Skip to main content
  • Loading metrics

Is it realistic to use microbial photosynthesis to produce electricity directly?

It is possible to generate small amounts of electrical power directly from photosynthetic microorganisms—arguably the greenest of green energy. But will it have useful applications, and what are the hurdles if so?

There has long been interest in using microorganisms to generate electricity directly, in biologically driven electrochemical systems. The first such systems were operated with heterotrophic microorganisms and are known as microbial fuel cells. They rely on some of the electrons generated during metabolism being exported from the cell and collected by an anode. Microbial fuel cells offer the attractive possibility of simultaneously breaking down waste material and producing electricity, and have been used, for example, to produce power to illuminate lavatories from urine harvested there [1]. More recently, systems have been described that use photosynthetic microorganisms, rather than heterotrophs, to generate electricity [25]. How do they work and will they ever be useful?

Typical devices [24], referred to as “biophotovoltaic devices” or “BPVs” use oxygenic photosynthetic microorganisms (usually cyanobacteria, but eukaryotic algae can also be used). These organisms utilise solar energy to oxidise water, producing electrons that are usually used for carbon dioxide fixation within the cell, and oxygen as a waste product. However, some of the electrons leave the cell (“exoelectrogenesis”). The route the electrons take and the reason(s) why some electrons leave the cell are not clear. Exoelectrogenesis might help in metal mobilisation or in dealing with the effects of absorbing excess light energy. Nevertheless, the electrons can be collected by an anode, pass round an external circuit and recombine at a catalytic cathode with oxygen and protons to form water. During their passage round the external circuit, the electrons do useful work. Unlike conventional photovoltaic cells, BPVs also produce power in the dark (probably by metabolism of stored photosynthesis products), and unlike batteries, they don’t inevitably run down as they are powered by sunlight rather than the depletable redox couples of electrodes in batteries.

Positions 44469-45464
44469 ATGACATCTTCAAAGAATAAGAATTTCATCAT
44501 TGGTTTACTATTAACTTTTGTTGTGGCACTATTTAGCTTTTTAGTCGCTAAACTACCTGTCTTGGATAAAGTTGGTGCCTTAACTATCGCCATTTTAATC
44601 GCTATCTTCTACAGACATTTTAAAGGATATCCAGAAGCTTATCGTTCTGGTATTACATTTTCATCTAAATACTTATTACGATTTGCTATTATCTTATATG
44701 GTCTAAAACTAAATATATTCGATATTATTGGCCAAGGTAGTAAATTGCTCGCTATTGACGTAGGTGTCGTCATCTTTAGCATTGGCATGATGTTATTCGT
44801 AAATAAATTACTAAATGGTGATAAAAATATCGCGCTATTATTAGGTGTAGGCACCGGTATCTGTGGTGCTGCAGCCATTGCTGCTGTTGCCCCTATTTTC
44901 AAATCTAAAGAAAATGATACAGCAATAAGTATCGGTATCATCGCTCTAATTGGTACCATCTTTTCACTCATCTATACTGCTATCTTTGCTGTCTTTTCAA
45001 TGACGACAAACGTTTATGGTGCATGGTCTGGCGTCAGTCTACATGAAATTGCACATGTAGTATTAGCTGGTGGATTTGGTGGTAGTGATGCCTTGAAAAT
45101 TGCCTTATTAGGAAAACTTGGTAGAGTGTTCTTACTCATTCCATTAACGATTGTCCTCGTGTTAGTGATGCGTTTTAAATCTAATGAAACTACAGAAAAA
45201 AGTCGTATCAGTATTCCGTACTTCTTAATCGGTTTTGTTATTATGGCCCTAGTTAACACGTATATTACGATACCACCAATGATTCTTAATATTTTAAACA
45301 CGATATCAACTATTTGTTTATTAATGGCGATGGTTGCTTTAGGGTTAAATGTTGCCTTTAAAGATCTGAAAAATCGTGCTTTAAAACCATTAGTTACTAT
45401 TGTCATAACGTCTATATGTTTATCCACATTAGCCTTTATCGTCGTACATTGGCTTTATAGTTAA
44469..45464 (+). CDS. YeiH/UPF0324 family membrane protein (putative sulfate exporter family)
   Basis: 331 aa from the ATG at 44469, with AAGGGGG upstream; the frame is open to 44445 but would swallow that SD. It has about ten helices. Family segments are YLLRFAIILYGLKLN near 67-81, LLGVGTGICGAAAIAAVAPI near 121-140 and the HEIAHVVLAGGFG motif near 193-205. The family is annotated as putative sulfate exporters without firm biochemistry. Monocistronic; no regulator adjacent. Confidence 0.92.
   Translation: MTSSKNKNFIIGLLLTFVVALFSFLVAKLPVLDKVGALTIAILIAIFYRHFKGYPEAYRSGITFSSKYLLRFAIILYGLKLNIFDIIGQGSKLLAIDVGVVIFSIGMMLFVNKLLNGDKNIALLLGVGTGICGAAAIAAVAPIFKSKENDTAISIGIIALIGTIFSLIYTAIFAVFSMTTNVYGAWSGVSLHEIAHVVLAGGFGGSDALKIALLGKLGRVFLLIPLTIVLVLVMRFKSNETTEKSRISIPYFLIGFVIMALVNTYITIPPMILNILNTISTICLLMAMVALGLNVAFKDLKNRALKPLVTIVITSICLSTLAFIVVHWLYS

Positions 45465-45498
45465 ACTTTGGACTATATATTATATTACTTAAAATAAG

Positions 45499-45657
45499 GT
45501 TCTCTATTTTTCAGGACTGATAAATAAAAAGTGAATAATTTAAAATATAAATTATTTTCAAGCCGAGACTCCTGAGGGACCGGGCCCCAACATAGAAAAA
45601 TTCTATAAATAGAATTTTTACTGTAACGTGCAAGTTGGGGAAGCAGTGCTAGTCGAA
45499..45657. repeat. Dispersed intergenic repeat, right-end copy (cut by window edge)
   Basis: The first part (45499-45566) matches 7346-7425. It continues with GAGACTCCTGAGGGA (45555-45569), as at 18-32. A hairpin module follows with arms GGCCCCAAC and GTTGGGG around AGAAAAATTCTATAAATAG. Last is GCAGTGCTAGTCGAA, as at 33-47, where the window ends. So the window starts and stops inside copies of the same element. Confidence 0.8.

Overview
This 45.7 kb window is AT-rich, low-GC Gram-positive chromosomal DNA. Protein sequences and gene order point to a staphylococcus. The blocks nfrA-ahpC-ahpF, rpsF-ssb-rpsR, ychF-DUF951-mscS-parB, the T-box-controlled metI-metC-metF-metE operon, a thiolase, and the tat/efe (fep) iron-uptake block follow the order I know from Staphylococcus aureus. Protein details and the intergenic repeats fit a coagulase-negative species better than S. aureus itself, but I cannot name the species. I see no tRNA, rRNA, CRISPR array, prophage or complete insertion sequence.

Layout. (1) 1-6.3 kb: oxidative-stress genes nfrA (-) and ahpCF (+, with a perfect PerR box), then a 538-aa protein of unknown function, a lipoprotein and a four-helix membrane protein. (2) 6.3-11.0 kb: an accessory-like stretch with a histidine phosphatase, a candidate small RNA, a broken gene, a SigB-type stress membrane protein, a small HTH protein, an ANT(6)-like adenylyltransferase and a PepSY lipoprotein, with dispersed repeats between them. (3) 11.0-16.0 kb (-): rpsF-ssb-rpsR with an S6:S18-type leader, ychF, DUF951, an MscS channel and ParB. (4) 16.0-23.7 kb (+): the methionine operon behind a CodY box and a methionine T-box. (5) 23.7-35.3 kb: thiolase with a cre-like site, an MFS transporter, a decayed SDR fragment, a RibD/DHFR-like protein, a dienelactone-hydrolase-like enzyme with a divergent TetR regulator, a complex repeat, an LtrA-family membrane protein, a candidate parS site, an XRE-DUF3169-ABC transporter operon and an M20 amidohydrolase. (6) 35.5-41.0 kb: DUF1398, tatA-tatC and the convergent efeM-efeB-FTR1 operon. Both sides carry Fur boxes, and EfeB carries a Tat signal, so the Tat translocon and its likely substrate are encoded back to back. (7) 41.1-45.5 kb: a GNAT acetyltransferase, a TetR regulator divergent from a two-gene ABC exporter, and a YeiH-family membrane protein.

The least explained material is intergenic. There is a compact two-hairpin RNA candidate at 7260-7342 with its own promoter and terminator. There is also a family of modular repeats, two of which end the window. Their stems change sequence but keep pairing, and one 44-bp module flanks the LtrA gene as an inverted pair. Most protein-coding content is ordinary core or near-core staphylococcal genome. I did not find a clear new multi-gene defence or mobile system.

That is all very well in the lab, but will BPVs powered by photosynthetic microorganisms ever have real-world applications, and how soon? Laboratory studies have shown maximum power outputs in the region of 0.5 to 0.8 watts per square meter [5,6] and estimates suggest that they would in principle be able to produce up to a few watts per square meter. This is less than from a conventional photovoltaic installation, although by only a few-fold at most [3]. Experimental BPVs used in the lab so far are small, but have been able to power items including LEDs or small environmental sensors, and we recently reported that a BPV approximately the size of an AA battery could drive an ARM Cortex M0+ microprocessor stably for over 6 months [7]. This is a widely used low-power microprocessor and the power demand in this example (to sum repeatedly a series of integers and confirm the total calculated) was less than a microwatt.

With the power densities presently achieved, BPVs could in principle be used now to run small devices with low power requirements (up to a mW or so) (Fig 1, Stage 1). They would be particularly useful to run things that cannot readily be run from a local power supply and might otherwise rely on batteries or solar cells. Examples might include small electronic gadgets in domestic environments, such as digital clocks, thermometers, and microprocessors in the Internet of Things. Applications outside domestic environments might include environmental sensors in remote locations, for example, in monitoring water quality [8]. BPVs would have an advantage over solar cells if power were needed in the dark as well as the light. Scaling up of devices to provide milliwatts or a watt or two also seems feasible in principle, although scale-up may take a few years. This would open up applications such as running mobile phone chargers or low-level lighting (Stage 2). These might be particularly attractive in rural areas of low- or middle-income countries (LMICs) or in disaster relief, where small amounts of power, and the ability to charge a phone, could be particularly useful. It’s worth noting that in many LMICs, mobile phones are an increasingly important resource for healthcare delivery [9].

Fig 1. Present and future domains for applications of BPV.

The figure suggests a range of applications, from those which could be powered by BPV at present (Stage 1, left), through to applications for which powering by BPV, even in the future, is unlikely (Stage 4, right).